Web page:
Volatility Index (VIX)
What It Is:
The Volatility Index (VIX) is a contrarian sentiment indicator that helps to determine when there is too much optimism or fear in the market. When sentiment reaches one extreme or the other, the market typically reverses course.
How It Works/Example:
The VIX is based on data collected by the Chicago Board Options Exchange (CBOE). Each day the CBOE calculates a figure for a "synthetic option" based on prices paid for puts and calls. The computation of the VIX was changed in 2003 and is based on the S&P 500 option series.
The key question the Volatility answers is "What is the 'implied,' or expected, volatility of the synthetic option on which the index is based?" We already know the following variables:
What the equation solves is the "implied," or expected, volatility.
What is volatility? One definition describes volatility as "the rate and magnitude of changes in price." In simple English, volatility is how fast prices move. When the market is calm and moving in a trading range or even has a mild upside bias, volatility is typically low.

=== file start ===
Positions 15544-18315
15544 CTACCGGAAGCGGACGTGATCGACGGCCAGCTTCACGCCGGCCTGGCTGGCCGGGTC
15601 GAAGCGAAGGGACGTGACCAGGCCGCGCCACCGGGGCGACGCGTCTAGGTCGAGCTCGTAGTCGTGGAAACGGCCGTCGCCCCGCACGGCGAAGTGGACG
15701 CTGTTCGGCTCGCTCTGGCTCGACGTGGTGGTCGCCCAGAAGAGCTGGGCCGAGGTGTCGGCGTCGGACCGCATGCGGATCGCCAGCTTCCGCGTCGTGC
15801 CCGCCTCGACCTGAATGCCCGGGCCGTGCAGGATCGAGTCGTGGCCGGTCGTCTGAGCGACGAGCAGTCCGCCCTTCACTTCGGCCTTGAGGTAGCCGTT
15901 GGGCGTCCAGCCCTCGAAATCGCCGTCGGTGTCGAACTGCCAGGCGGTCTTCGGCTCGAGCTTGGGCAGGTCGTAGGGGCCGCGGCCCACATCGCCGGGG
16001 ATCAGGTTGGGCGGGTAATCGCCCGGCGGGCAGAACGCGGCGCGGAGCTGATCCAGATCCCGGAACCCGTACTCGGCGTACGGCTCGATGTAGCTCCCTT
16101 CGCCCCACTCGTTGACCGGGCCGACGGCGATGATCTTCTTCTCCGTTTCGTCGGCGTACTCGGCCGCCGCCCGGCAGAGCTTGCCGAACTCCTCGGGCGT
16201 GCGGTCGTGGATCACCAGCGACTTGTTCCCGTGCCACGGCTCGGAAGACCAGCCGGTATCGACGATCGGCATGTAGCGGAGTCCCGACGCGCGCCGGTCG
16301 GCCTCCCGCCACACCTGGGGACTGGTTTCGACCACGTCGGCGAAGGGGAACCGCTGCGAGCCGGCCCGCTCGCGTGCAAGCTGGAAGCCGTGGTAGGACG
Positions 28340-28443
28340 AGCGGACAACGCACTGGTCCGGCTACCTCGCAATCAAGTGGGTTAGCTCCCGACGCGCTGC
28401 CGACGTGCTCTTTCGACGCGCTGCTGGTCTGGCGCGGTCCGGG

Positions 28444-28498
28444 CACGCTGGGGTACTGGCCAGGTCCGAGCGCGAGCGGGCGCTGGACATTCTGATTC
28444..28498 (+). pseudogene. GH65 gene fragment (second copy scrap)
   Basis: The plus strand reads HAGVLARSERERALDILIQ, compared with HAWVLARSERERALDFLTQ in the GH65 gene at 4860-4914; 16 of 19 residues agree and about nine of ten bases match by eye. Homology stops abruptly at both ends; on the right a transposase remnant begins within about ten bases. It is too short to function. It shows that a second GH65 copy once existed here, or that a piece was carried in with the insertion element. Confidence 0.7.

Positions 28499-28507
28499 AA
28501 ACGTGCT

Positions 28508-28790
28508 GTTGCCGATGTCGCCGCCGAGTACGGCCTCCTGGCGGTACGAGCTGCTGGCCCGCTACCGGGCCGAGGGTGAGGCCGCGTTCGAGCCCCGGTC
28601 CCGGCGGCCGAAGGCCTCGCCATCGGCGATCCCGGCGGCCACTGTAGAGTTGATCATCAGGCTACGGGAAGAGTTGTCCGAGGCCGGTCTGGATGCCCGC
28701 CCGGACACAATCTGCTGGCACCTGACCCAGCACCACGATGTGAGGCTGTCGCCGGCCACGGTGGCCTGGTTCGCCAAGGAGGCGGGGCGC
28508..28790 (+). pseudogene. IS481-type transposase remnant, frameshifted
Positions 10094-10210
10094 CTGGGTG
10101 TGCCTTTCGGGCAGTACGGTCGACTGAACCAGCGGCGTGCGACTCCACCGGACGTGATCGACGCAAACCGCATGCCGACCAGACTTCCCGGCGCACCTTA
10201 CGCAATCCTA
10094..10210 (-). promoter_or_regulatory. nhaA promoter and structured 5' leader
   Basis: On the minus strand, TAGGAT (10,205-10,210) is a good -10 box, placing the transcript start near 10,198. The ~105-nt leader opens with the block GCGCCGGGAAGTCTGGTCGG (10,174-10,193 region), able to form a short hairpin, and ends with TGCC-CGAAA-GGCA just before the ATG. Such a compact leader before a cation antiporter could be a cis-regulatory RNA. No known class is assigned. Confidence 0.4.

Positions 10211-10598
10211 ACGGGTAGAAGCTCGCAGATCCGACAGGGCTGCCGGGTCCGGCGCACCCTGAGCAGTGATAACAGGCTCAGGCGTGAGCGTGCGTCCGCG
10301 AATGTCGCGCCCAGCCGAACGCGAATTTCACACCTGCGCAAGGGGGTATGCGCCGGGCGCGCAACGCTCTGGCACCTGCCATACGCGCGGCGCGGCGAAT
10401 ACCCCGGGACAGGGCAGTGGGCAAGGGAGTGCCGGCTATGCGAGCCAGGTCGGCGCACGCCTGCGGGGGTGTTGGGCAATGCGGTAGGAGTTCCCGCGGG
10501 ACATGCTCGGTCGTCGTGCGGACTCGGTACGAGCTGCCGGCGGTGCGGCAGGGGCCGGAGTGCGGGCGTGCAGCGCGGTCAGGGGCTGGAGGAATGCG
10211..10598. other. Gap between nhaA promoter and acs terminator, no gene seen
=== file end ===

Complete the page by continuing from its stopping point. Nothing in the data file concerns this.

On these kinds of days, call option buying (a bet that the market will move higher) generally outnumbers put option buying (a bet that the market will go down). This kind of market typically reflects complacency, or a lack of fear.
Conversely, when the market sells off strongly, anxiety among investors tends to rise. Traders rush to buy puts, which in turn pushes the price of these options higher. This increased amount investors are willing to pay for put options shows up in higher readings on the VIX. High readings typically represent a fearful marketplace. Paradoxically, an oversold market that is filled with fear is apt to turn and head higher.